The first priority is to get serious about an existing, but stalled effort, known as One Map. This initiative, about which President Jokowi has spoken positively, would reduce the current confusion over land and resource ownership and rights, where many conflicting maps are managed by different agencies. One Map aims to create one accurate, up-to-date, publicly accessible, online map overseen by the office of the president. One Map has wide support from business and civil society, but is limping along as the president and his ministers have prioritized other development objectives.

Second, the boundaries determined through One Map should be consistently enforced, along with other key laws and regulations. Land use sectors in Indonesia are notoriously poorly governed, as evidenced by several former governors and district heads now serving jail time, or likely to be doing so, following illegal land deals. Illegal burning has been a central part of the picture, and we applaud the current efforts of Indonesia’s law enforcement agencies to investigate fire crimes for the first time on a scale commensurate with the problem. Strengthening and enforcement of regulations that protect peatlands, which generate the most potent emissions when burned, is desperately needed. Special funds could be allocated to train and support elite national, mobile enforcement units, which would be kept clean of corruption and run by commanders scrutinized by a panel of independent observers, with additional oversight from the Corruption Eradication Commission (KPK) and the executive office of the president. Small, medium and large companies should all be held accountable before the law if they are found to be clearing land illegally using fire.

Third, and perhaps most importantly, the needs of poor farmers in the priority provinces, and more widely across Indonesia, need urgent attention. A significant portion of the fires started as legal small fires set by these farmers to clear their land. These thousands of legal fires across landscapes should be prevented through provision of access to alternative land clearing techniques and equipment, with low-cost financing through local microfinance schemes. Poor farmers also need urgent help to clarify their land and resource rights, shift to higher quality crop breeds, and improve their use of fertilizers and other inputs. Training and outreach efforts are also needed for smaller companies that do not have the capacity of larger firms to quickly adapt their practices. Tax and other incentives could also be explored to encourage more sustainable land management.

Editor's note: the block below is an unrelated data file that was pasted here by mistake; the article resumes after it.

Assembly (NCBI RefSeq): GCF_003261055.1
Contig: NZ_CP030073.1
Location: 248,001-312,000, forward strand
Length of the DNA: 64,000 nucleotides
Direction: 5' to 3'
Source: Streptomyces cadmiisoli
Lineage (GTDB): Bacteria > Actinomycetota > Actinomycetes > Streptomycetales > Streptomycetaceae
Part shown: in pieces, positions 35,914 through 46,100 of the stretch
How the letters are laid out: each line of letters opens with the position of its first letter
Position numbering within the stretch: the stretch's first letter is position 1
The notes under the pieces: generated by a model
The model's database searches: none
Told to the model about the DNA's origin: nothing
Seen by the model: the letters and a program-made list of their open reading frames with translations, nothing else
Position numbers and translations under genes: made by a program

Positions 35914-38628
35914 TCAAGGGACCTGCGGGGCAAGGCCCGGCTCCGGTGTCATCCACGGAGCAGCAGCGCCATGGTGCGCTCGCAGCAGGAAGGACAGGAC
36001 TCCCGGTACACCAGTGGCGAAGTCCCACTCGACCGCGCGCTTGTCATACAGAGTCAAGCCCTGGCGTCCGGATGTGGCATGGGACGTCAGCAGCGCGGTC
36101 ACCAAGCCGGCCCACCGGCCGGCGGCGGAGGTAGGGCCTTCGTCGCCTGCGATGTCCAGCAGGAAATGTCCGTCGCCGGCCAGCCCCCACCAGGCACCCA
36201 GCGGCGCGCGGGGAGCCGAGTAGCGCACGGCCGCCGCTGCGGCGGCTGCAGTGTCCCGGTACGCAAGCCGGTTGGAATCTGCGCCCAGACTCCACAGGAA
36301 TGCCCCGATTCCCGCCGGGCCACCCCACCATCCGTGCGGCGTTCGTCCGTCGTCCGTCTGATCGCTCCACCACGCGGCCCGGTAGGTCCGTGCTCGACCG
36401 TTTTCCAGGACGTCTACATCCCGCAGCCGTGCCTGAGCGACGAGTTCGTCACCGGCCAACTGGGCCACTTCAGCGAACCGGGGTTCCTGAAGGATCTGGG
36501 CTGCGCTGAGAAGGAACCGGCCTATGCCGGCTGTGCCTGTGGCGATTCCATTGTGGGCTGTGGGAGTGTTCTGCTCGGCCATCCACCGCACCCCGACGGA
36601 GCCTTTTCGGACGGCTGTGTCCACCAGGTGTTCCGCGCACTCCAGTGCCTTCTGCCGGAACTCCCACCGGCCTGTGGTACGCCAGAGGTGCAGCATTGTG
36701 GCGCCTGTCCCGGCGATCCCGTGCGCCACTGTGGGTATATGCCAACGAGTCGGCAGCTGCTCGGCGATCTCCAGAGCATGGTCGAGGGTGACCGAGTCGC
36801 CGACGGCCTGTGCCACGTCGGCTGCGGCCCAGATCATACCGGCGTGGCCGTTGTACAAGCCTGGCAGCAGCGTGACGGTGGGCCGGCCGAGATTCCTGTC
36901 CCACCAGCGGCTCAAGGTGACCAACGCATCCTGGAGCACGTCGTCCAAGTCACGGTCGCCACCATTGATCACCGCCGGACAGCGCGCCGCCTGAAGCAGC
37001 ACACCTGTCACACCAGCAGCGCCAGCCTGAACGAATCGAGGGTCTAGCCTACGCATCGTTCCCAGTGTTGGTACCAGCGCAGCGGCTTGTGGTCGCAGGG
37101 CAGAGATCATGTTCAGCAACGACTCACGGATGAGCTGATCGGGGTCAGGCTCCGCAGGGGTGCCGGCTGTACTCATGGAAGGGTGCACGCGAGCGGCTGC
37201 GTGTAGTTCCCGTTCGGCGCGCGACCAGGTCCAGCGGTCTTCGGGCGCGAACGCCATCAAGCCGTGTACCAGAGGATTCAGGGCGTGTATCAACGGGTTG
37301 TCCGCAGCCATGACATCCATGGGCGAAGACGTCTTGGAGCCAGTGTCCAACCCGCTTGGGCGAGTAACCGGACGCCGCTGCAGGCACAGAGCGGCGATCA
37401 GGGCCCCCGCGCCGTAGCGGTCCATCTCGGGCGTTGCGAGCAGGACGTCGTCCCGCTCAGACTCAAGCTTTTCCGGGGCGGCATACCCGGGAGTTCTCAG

The World Resources Institute, with staff in Jakarta and Washington D.C., along with many of our partners, are prepared to help with the implementation of these steps. The current crisis should focus the country’s leadership on priority actions that would greatly reduce the risk of future fires, while also helping raise incomes of poor farmers and reduce land conflict. With improved land management, Indonesia can take advantage of the growing demand for sustainable agricultural commodities such as palm oil, cacao and coffee. In addition, it can reduce dangerous greenhouse gas emissions and help the country achieve its national development and climate goals.

As published on Jakarta Globe by Nirarta Samadhi and Nigel Sizer

Image: AFP Photo/Bay Ismoyo

Posted by Infrastructure/Urban Planning/Forestry
Email: nirarta.samadhi@deliverology.org